Paulissen added that the investigators possessed “legal and convincing evidence that will stand in a courtroom.”

How investigators tackled the mystery of Flight 17

Vladi­mir Chizhov, Russian ambassador to the European Union, dismissed the findings Thursday, saying, “This is an old story that was thrown into the informational environment back then, in 2014,” the Interfax news agency reported.

Rebels in eastern Ukraine on Thursday also denied possessing Russian weapons systems, Interfax reported, citing Eduard Basurin, a rebel official.

Flight 17 took off from Amsterdam and passed over eastern Ukraine on its way to Kuala Lumpur, packed with Dutch tourists. In video footage from immediately after it was shot down, rebel fighters can be seen gathering in the sunflower fields where the bulk of the fuselage fell, celebrating what they thought was the downing of a Ukrainian military aircraft. Their celebration turned to concern when they realized that it was a civilian jetliner.

The debris of the plane stretched across dozens of miles. Corpses rotted in the hot July sun. Dutch-language travel guides and card games from the children aboard the flight were scattered across the crash site.

Of the 298 people killed, 196 were Dutch, 42 were Malaysian, and 27 were Australian. The victims represented more than 30 nationalities, including a joint Dutch American citizen.

The investigators Thursday offered only open-source video and photographic evidence to support their conclusion that the missile came from a Russian military antiaircraft system. Portions of the evidence already had been reported by the Bellingcat research group. But the international investigative team said that its findings stood independently and that it possessed additional information to buttress its conclusions that it would announce only in eventual courtroom proceedings.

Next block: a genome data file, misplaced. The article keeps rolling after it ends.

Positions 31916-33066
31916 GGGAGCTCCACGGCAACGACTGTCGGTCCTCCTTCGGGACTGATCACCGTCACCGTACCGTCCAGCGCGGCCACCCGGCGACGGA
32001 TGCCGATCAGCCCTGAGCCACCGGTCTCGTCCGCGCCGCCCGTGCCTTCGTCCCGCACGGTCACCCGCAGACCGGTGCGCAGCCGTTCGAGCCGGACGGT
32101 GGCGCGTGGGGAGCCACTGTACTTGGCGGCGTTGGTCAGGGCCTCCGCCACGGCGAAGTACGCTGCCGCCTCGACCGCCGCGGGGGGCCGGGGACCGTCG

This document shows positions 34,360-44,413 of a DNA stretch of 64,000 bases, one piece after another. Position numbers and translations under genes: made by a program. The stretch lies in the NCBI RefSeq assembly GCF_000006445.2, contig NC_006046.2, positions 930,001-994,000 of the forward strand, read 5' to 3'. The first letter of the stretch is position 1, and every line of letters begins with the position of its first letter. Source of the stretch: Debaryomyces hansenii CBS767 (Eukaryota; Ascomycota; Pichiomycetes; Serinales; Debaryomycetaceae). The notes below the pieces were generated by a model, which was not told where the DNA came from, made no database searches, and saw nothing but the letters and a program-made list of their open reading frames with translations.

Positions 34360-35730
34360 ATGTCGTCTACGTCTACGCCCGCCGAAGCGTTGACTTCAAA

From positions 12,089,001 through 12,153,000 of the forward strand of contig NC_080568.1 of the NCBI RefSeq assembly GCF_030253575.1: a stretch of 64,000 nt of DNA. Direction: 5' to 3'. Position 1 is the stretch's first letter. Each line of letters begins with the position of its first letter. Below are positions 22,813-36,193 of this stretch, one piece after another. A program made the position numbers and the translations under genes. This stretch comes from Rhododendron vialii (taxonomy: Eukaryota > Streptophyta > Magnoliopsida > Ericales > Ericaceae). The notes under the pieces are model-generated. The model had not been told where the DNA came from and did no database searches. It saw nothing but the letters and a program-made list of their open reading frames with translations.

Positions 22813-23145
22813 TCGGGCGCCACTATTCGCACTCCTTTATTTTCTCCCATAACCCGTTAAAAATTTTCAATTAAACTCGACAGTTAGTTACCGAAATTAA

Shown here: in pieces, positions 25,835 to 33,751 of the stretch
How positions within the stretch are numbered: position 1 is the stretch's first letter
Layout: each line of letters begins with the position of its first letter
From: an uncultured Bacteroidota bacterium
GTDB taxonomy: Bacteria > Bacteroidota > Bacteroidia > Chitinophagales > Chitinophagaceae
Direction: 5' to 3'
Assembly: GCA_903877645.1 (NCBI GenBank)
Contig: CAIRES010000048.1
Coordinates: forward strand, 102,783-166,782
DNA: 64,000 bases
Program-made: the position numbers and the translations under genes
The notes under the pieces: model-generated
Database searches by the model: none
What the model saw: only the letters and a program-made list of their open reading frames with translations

“We are entering the last phase of the investigation,” Dutch prosecutor Fred Westerbeke said.

Anybody charged criminally in connection with downing the plane would face justice in Dutch courts, but it is unlikely that Russia would be willing to extradite citizens to face charges, and eastern Ukraine remains in the hands of pro-Russian rebels, inaccessible to Western law enforcement.

Separately on Thursday, the European Union announced the settlement of a long-running investigation of Gazprom, the Russian natural gas giant, in connection with unfair business practices in Eastern Europe. The seven-year inquiry had deep political implications because Eastern European countries accused the Kremlin of using energy supplies as a weapon against governments that opposed Russian policies. 

The settlement announced by Margrethe Vestager, the European Union’s antitrust official, allows Gazprom to avoid multibillion-dollar fines in exchange for a pledge to allow gas to flow freely through Eastern Europe at market rates. The measures are intended to help the region, which is highly dependent on Russian gas, to be more resilient against political pressures on energy supplies.

Quentin Ariès contributed to this report.